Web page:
Sydney Recording Studio via Skype
Sydney Recording Studio, Crash Symphony Productions, can accommodate client needs whilst they are anywhere in the world. This is done online using applications like Skype, Nicecast, or Source-Connect. In this article, we will look at the specific setup for using Skype to run a session for international clients in the Sydney Recording Studio.
Sydney Recording Studio Skype Login
Our Sydney Recording Studio Skype username is Crash Symphony Productions. Engineers will need the password to access this account, which is located in our HDD4. Once the account has been successfully accessed either the client or the Sydney Recording Studio will need to invite each other to become contacts. A Skype call cannot be conducted without this process being completed.
Once Skype is up and running, make sure that there is no file uploads going on at the same time. This will slow down the session by reducing the available bandwidth.
Launch the DAW
Launch the DAW that will be used during the session. This can either be Logic Pro X or Pro Tools HD. It is more common that Pro Tools is requested by clients as it is the international industry standard DAW. Within the DAW, make sure that there is no microphone channel assigned to input 1. Input 1 is used by Skype to send the audio signal out, so make sure to use channel 2 onwards.
Sydney Recording Studio Monitoring
In our Sydney Recording Studio we use the Presonus Central Station as our monitoring station. On the front of this station there are two clearly marked pots that are for headphones. Whilst these can be rotated to adjust the volume, they can also be pushed in to change the audible signal from CUE to MAIN. It is important to use the CUE line for our Skype purposes.
CUE is essentially the headphone path. It has a unique feature that MAIN doesn’t in that the talkback signal comes along the CUE line and not the MAIN line. This is useful for Skype recordings. Engineers will be required to take a patch lead and run it from the headphone out (set to CUE) and then run it to the line 1 input on the patch bay. This will be B3 on the patch bay. This is the Neve line in. This signal is then sent out to the Apogee Symphony IO and sent to Skype. Skype will be preconfigured to use the Symphony 64 card as the Input. If it is not, then go into the preference section of Skype and change it.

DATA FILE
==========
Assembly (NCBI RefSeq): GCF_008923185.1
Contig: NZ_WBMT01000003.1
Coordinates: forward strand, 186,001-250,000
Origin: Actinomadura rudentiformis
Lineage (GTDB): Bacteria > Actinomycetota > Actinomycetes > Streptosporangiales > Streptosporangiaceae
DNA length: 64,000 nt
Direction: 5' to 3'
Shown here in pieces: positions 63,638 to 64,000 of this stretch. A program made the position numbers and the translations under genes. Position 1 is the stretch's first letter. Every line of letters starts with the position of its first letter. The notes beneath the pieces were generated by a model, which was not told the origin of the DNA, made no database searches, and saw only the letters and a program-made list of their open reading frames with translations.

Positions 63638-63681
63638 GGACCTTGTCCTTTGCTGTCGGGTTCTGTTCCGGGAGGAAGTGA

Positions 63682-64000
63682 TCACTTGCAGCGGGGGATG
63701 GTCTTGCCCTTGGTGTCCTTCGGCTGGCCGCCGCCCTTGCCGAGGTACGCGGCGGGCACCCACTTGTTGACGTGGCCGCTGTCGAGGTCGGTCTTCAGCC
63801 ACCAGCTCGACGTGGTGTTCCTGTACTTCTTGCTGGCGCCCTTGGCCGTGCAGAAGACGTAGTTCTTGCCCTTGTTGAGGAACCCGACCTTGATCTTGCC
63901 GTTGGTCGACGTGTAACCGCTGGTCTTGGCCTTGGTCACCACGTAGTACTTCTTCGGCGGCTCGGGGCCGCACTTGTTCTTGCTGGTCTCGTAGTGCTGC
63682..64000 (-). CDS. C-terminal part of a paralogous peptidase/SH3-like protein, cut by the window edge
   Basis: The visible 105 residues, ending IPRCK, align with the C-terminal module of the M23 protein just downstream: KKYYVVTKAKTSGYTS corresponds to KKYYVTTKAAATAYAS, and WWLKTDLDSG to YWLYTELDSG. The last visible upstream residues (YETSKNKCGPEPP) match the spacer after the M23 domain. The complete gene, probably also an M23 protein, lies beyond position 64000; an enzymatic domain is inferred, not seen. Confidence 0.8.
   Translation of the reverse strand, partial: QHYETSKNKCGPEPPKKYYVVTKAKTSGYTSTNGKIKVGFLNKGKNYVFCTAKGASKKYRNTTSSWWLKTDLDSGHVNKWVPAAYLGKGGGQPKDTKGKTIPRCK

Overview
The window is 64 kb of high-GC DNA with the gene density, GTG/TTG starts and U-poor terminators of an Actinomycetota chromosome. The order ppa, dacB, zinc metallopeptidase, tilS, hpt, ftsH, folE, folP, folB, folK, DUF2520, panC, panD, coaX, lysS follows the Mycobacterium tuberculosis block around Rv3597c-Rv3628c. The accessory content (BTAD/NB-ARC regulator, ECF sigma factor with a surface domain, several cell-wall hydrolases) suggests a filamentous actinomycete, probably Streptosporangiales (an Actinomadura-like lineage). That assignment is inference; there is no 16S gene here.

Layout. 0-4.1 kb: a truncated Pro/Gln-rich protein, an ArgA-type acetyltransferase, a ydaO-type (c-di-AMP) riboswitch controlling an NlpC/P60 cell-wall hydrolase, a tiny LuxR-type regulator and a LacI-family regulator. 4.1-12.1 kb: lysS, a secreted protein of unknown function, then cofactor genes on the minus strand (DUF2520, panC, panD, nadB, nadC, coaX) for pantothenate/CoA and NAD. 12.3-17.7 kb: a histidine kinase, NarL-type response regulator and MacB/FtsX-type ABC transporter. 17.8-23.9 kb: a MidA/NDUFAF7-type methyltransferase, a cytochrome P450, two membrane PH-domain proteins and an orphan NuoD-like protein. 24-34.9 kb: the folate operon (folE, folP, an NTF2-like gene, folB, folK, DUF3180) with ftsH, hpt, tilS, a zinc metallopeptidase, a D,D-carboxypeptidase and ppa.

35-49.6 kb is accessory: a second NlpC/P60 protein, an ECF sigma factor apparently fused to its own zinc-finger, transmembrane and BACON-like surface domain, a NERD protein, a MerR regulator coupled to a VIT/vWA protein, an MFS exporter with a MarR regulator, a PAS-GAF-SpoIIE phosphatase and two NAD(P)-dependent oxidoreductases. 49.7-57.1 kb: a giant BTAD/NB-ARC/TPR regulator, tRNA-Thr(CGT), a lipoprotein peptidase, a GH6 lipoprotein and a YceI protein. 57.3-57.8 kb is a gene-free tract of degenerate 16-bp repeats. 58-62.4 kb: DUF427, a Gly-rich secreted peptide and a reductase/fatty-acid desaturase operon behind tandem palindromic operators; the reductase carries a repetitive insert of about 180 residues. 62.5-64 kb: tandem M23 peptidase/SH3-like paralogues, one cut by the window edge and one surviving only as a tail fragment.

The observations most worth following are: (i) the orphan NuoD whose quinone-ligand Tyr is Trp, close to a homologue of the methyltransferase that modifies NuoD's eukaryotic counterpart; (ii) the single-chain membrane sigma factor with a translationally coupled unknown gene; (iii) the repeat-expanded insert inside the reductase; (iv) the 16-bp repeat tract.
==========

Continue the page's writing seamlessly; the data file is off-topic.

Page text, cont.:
The Benefits of CUE
Once the engineer has the line set between the Central Station and the patch bay our clients will be able to hear the audio signal that is coming from the Sydney Recording Studio on the other end. The ideal application of using the CUE path is that the engineer in the control room will be able to communicate with the Skype client simply by pressing down on the talkback button or pedal. Also, the client will also hear all that is going on in the DAW because that signal will be coming out through the Central Station and will be sent out via Skype. Both the engineer in the control room and the performer in the recording booth will hear the client. Essentially three parties will be in communication: the client, the performer, and the engineer.
Sydney Recording Studio Camera and Booth Screen
Next, our engineer will need to setup the camera and sound booth LCD screen so that the client can see the performer, and the performer can see the client. This requires duplication of two of our computer monitor screens. Duplication will mean that the main screen will have a unique picture, but the right most control room screen and the sound booth screen will show identical pictures. To do this in our Sydney Recording Studio engineers will need to go into Settings. This is located on the lower dock. Once inside, select “displays”. Within displays choose “Arrangement”. By using the option key on the keyboard it is possible to drag one screen display and drop on top of another whilst holding down the option key. This will duplicate the screen that was dragged on the screen where it was dropped. This means that the engineer can see the screen that is being view by the performer in the control booth. This will make things easier to set up for the performer and the client to ensure that communication between the two parties goes as smoothly as possible.
There is a camera that is mounted on top of the screen in the recording booth. To make that operational engineers will need to plug in the USB cable marked “3” that is coming out of the booth. This will need to be inserted into a USB point that connects up to the main computer.
Test before the Session!
To ensure that our Sydney Recording Studio is heard clearly by our international clients it is important that engineers test the Skype set prior to sessions. When there are two engineers working one can use one of the other studio computers, or an iPhone, and do a test call. This will minimise trouble shooting during the session and ensure smooth workflow.
Why Skype is so important to our Sydney Recording Studio
The Skype service that our Sydney Recording Studio provides to the world is one of our most important. It opens up the recording studio to the world market and allows clients to be involved in the recording session from afar. In a world where so many projects are centralised on portable recording devices like laptops, it keeps the recording studio relevant where so much is happening digitally. An explanatory video has been compiled to help engineers through the process of setting up these sessions.